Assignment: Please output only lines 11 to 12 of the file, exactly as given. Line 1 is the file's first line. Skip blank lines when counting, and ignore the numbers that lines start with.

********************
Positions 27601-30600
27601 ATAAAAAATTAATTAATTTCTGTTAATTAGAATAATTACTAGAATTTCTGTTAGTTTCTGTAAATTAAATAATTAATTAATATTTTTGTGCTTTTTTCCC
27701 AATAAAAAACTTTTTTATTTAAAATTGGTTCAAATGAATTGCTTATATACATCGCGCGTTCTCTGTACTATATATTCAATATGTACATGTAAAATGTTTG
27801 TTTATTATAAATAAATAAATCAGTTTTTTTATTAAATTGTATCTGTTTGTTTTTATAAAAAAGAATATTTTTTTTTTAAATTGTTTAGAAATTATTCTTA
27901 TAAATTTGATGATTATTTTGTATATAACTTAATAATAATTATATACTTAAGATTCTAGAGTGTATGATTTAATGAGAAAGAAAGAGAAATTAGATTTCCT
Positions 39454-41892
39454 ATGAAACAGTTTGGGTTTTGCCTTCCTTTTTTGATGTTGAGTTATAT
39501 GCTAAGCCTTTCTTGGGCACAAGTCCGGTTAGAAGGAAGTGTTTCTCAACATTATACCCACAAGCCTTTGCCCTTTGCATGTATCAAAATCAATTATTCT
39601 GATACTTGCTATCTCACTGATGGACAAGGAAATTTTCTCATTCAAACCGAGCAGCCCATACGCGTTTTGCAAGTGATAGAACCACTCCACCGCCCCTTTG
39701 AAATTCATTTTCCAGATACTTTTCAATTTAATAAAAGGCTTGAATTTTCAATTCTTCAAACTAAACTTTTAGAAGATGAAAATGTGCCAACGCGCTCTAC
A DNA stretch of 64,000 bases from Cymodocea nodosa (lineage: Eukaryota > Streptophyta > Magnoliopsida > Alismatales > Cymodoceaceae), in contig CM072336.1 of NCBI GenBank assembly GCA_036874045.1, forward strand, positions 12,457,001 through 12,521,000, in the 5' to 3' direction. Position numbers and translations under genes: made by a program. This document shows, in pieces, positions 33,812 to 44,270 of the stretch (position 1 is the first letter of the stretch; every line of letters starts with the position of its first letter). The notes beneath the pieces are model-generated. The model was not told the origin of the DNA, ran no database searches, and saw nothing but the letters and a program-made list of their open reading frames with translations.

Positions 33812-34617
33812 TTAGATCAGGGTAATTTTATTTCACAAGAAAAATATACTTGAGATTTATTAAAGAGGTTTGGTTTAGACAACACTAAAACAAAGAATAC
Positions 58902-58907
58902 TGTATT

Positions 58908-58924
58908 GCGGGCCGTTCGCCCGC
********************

A DNA stretch of 64,000 bases from Cymodocea nodosa (lineage: Eukaryota > Streptophyta > Magnoliopsida > Alismatales > Cymodoceaceae), in contig CM072336.1 of NCBI GenBank assembly GCA_036874045.1, forward strand, positions 12,457,001 through 12,521,000, in the 5' to 3' direction. Position numbers and translations under genes: made by a program. This document shows, in pieces, positions 33,812 to 44,270 of the stretch (position 1 is the first letter of the stretch; every line of letters starts with the position of its first letter). The notes beneath the pieces are model-generated. The model was not told the origin of the DNA, ran no database searches, and saw nothing but the letters and a program-made list of their open reading frames with translations.

Positions 33812-34617